I pulled her up almost immediately, but between the confusion, the rushing water, and the fact that she had hit her head on the rocky bottom when flipped, she was terrified and inconsolable. Poor girl. It was all we could do to get her back on her tube to complete the float, even though the rest of it was flat water. She informed us that she would never tube or kayak on a rapid again, and I almost believe her – of the three kids she tends to be the most serious and resolute about this type of pronouncement. But still, I think she’ll come around.
Mishaps notwithstanding, floating the Deschutes was a huge success, and planted even more let’s-live-here seeds in all of us, as if we needed them.
One of Firebolt’s birthday requests was a hike (!), so we of course obliged her with another walk to Benham Falls, this time with my parents along. It’s so easy and appealing to imagine doing this on a whim in the future, particularly when confronted by a casual “I’m bored” from one of the kids.
After my parents left and the celebrating ended, we relocated to the RV park in Sunriver where we had stayed the previous year. We found it to be much busier and more “resort-y” in the summer, but also discovered that we definitely prefer Bend to Sunriver. Nice to know it’s nearby, but there will be no temptation to look at Sunriver houses during the home shopping phase, should it come to that.
Overall, Bend hit it out of the park once again. We spent a decent amount of time exploring neighborhoods when we could, and again managed to have our expectations exceeded. Everything looks well-planned and thoughtfully appointed there; there were no ugly neighborhoods, only pleasant and frequent surprises. “Look at that, another insanely well-appointed local market! A cidery! A charging station in the middle of the park! Sculptures in the middle of the traffic circles! More bike paths!” and on and on… We didn’t have a chance to look at any houses, but do feel like we’re homing in on a few neighborhoods on which to focus, should we move. And the kids are even more enthusiastic about it than they were after our Winter visit.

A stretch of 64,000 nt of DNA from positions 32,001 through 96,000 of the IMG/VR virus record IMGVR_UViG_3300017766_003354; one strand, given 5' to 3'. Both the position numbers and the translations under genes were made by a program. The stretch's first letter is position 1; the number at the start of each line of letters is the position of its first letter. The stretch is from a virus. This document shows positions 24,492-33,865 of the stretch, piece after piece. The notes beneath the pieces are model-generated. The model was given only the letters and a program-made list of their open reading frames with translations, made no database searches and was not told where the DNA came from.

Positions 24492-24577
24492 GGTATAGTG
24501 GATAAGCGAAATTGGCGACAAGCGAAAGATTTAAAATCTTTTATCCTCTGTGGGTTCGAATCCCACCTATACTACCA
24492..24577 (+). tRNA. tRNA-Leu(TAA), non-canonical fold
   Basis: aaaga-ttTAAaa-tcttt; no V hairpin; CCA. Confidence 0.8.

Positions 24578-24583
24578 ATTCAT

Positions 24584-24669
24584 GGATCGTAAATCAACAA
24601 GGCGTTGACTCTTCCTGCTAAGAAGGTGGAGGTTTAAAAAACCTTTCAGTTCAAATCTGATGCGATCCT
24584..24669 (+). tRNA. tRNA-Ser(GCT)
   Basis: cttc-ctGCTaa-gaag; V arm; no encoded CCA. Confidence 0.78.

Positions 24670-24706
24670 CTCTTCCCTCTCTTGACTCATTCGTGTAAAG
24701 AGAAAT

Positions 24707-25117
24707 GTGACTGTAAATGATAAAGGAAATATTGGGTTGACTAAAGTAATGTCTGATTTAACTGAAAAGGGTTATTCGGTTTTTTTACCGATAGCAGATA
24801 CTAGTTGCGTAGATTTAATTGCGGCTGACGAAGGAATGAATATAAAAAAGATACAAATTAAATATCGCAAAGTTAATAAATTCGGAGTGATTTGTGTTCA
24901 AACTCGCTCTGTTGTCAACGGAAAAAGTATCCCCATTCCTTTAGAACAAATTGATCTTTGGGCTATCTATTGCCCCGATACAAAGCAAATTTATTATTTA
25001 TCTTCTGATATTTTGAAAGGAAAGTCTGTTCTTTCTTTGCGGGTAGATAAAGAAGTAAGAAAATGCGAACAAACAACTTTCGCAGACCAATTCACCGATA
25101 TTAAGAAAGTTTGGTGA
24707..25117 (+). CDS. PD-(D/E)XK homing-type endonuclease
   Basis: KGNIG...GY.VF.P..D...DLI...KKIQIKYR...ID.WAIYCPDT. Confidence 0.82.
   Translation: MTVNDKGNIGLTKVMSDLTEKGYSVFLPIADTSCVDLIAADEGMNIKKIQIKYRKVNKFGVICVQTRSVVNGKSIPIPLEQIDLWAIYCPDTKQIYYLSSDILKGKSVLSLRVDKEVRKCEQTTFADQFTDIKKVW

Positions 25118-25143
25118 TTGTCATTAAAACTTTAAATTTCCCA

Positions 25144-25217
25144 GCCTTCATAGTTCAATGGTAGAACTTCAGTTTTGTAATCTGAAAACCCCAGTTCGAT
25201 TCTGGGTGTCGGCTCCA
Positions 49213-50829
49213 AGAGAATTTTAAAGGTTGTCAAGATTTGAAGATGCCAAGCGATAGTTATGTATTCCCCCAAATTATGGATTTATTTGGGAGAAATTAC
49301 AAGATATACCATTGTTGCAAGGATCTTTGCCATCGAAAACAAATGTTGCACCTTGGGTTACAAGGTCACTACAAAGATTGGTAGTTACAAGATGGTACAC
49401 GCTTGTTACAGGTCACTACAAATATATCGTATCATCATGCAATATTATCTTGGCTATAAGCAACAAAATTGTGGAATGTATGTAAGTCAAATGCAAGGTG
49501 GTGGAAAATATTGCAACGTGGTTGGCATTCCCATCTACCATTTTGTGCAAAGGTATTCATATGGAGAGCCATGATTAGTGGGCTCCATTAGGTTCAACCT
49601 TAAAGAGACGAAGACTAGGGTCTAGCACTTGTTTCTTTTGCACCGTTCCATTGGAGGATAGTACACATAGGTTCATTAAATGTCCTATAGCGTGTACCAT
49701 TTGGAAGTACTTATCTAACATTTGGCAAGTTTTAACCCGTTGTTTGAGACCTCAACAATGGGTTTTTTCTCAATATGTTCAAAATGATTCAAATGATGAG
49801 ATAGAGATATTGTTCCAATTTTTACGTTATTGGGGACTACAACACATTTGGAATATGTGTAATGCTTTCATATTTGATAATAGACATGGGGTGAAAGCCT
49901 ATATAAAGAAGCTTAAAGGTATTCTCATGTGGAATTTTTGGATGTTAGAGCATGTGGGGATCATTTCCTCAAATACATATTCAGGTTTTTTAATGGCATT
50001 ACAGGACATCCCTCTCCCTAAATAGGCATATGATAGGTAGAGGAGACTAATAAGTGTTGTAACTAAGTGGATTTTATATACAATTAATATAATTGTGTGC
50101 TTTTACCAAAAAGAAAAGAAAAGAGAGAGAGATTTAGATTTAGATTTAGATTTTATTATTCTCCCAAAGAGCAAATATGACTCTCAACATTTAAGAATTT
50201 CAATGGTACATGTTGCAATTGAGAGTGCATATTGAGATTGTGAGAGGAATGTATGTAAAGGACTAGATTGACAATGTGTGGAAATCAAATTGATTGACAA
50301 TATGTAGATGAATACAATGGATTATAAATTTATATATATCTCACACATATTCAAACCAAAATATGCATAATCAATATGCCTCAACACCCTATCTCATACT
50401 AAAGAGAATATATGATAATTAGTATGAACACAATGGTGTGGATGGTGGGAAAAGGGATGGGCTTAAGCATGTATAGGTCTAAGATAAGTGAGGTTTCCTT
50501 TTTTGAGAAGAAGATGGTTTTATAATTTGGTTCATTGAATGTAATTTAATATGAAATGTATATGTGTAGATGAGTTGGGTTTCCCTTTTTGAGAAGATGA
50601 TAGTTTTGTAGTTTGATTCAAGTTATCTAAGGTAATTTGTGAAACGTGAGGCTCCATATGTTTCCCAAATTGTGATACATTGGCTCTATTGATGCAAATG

We’re still not 100% there, and of course we technically still haven’t sold our house, though our intention is to fly back to Annapolis in a few days in order to complete our pack out / storage and finish whatever else needs done (which is quite a bit, it turns out) prior to the closing.
It’s a strange feeling, to have everything seeming to come together, yet still feel a universe away from settling down, despite its being our goal. We’ve drifted in and out of a similar phenomenon over the past year, where whatever groove we’re in begins to feel familiar and “normal” and then we’re abruptly jolted back out of our comfort zone when confronted with some combination of the reality of what we’re doing and a change in our situation. It’s difficult to describe, though I would imagine similar to what one would think (and what we thought) when considering the idea of doing what we’re doing now. It seemed utterly overwhelming. Extremely cool, but ultimately impossible. Well, stopping what we’re doing and actually living somewhere now seems the same way. It’s like we’re completely aware that it’s possible and could tell you how to do it, but the actual getting from here to there seems insurmountable and on some level terrifying.
And on that note, we leave Bend again.